Mutual intelligibility

The Beijing dialect is generally mutually intelligible with other Mandarin dialects, including Putonghua. However it is not intelligible with other Sino-Tibetan languages or even other Chinese languages including Cantonese, Hokkien, and Wu Chinese.[2]

Dungan language is a Mandarin-derived Sinitic language spoken throughout Central Asia, particularly in Kyrgyzstan and Kazakhstan. Speakers like Dungan poet and scholar Iasyr Shivaza and others have reported that Chinese who speak Beijing dialect could understand Dungan, but Dungans could not understand Beijing Mandarin.[15]


In fundamental structure, the phonology of the Beijing dialect and Standard Chinese are almost identical. In part, this is because the pronunciation of Standard Chinese was based on Beijing pronunciation. (See Standard Chinese for its phonology charts; the same basic structure applies to the Beijing dialect.)[2] However, the Beijing dialect also has vernacular readings of characters which are not only different, but have initial and final combinations that are not present in Standard Chinese, such as di? ?, s?i ?, béng ?, t?i ?'[16] and sh?i ? .

However, some striking differences exist. Most prominent is the proliferation of rhotic vowels. All rhotic vowels are the result of the use of the -? /-?/, a noun suffix, except for a few words pronounced [] that do not have this suffix. In Standard Chinese, these also occur but much less often than they appear in Beijing dialect. This phenomenon is known as érhuà () or rhotacization, as is considered one of the iconic characteristics of Beijing Mandarin.[2][3]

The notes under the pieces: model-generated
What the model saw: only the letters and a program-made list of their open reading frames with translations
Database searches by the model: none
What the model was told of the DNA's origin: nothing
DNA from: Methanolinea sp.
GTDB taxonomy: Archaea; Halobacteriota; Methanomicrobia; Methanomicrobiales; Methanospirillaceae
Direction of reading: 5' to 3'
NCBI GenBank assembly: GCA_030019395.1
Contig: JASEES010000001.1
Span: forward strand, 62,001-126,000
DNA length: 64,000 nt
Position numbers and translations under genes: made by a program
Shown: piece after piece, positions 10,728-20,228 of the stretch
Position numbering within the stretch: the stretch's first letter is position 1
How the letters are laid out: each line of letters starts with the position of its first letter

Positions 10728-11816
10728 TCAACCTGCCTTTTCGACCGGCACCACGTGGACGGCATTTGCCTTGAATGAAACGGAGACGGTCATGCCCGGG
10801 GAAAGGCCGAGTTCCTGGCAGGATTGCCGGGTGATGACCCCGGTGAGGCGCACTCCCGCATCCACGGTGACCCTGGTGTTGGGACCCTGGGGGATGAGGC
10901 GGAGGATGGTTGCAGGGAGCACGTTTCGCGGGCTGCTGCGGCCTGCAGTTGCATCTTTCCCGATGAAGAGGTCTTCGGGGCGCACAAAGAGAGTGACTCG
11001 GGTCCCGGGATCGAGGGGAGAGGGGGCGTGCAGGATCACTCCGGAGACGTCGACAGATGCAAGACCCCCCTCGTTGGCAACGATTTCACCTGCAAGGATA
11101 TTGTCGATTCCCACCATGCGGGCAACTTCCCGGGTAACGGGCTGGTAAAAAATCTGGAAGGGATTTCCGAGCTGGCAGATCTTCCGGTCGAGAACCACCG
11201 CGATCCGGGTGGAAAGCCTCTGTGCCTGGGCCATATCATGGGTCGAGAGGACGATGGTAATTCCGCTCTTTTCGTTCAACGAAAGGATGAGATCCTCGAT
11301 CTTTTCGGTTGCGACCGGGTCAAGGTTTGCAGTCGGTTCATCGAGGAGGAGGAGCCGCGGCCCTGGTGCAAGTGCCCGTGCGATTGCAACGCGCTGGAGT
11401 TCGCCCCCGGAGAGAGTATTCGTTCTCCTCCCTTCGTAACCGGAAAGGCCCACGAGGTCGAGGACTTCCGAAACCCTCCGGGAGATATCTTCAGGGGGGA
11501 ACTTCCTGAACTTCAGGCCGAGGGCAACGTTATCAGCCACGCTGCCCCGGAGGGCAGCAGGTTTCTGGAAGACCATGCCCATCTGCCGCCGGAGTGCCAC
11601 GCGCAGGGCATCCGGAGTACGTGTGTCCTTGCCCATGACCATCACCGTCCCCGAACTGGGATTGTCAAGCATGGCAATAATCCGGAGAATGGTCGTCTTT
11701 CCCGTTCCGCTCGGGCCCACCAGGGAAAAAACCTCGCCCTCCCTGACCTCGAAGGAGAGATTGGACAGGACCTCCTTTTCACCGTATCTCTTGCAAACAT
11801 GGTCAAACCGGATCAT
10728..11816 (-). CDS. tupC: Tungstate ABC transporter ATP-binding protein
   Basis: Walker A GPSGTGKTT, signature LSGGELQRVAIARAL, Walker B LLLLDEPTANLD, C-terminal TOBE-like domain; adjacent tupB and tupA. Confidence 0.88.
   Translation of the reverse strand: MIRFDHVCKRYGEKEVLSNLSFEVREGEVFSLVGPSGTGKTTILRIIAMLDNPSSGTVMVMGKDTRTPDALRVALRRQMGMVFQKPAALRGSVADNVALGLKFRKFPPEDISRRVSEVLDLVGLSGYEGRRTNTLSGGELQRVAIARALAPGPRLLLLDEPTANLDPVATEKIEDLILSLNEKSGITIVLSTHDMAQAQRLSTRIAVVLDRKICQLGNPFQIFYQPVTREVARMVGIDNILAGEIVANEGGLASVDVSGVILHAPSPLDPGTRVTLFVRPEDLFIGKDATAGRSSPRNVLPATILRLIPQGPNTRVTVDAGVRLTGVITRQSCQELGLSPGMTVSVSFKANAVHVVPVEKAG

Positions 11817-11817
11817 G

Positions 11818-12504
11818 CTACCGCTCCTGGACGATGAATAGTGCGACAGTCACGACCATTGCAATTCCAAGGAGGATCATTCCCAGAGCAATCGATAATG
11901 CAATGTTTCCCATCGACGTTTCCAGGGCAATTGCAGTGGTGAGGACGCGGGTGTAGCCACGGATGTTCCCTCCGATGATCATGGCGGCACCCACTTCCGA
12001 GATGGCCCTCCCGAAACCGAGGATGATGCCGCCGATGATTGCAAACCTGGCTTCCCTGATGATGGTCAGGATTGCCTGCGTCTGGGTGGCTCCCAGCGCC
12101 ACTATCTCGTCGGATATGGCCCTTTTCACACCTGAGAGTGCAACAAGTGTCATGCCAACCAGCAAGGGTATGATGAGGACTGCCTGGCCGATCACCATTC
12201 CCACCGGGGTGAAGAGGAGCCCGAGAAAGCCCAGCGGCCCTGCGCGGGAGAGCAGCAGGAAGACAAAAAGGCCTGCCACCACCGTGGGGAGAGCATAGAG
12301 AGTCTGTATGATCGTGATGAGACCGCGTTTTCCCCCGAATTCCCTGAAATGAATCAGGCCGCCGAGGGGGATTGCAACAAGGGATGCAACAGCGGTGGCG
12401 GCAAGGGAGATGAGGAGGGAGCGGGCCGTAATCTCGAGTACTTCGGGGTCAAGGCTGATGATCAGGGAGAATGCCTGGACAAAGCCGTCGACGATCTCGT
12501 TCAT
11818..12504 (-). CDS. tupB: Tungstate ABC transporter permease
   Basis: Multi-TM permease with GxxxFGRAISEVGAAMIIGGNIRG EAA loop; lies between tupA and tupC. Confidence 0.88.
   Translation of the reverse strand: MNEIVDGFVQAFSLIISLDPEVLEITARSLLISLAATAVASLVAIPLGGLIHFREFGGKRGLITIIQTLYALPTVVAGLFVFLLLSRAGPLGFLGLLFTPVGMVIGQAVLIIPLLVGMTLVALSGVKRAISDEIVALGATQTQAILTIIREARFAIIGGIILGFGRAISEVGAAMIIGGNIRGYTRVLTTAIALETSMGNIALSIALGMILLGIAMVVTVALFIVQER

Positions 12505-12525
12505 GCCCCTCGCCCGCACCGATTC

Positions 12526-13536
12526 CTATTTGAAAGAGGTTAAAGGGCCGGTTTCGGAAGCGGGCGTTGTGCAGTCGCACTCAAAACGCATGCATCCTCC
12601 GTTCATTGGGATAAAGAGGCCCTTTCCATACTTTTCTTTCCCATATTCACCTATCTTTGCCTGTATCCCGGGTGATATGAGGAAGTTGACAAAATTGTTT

When /w/ occurs in syllable-initial position, many speakers use [?] before vowels other than [o] as in ? w?, and [u] as in ? wu, e.g. w?iba [?eipa?].[17][16]

When /?/ occurs before a glide or vowel it is often eliminated along with any following glides so zh?ngy?ng is pronounced zhu?ng and g?ng'?njú as gu?ngjú. [18]

Sibilant initials differ a lot between Standard Chinese and the Beijing dialect. The initials ⟨z c s⟩ /ts ts? s/ are pronounced as [t? t ?] in Beijing. ⟨j q x⟩ /t? t ?/ are pronounced as /ts ts? s/ by some female speakers, a feature known as n?guóy?n, or "female Standard Chinese pronunciation".[16]

Moreover, Beijing dialect has a few phonetic reductions that are usually considered too "colloquial" for use in Standard Chinese. These are often dependent on which syllables are stressed and unstressed. For example, in fast speech, initial consonants go through lenition if they are in an unstressed syllable: pinyinzh ch sh/t? t ?/ before ⟨e i u⟩ become ⟨r⟩ /?/, so bùzh?dào "don't know" can sound like bùrdào; laoshi can sound like laoer; resulting in a "swallowing of consonants",[3] or t?ny?n .

⟨j q x⟩ /t? t ?/ become ⟨y⟩ /j/, so g?nj?nqù "go quickly" can sound like g?ny?nqù; pinyin ⟨b d g⟩ /p t k/ go through voicing to become [b d ?]; intervocalic ⟨p t k⟩ /p? t? k?/ also lose aspiration and can be voiced, sounding identical to ⟨b d g⟩;[16] similar changes also occur on other consonants.[]

⟨f⟩ is voiced and relaxed in intervocalic positions, resulting in [?].[]

Affricates are elided into fricatives when not word initial, such as máocè becoming máosi.[16]

Some of these changes yield syllables that violate the syllable structure of Standard Chinese, such as Dà Zhàlán Street, which locals pronounce as Dàshlàr.[19][20][21]

The literary tones of Beijing dialect tend to be more exaggerated than Standard Chinese. In Standard Chinese, the four tones are high flat, high rising, low dipping, and falling; in Beijing dialect, the first two tones are higher, the third one dips more prominently, and the fourth one falls more.[] However, toneless syllables are incredibly common in vernacular Beijing dialect and the third tone is realized as a low tone instead of a dipping tone, known as a "half third tone".[]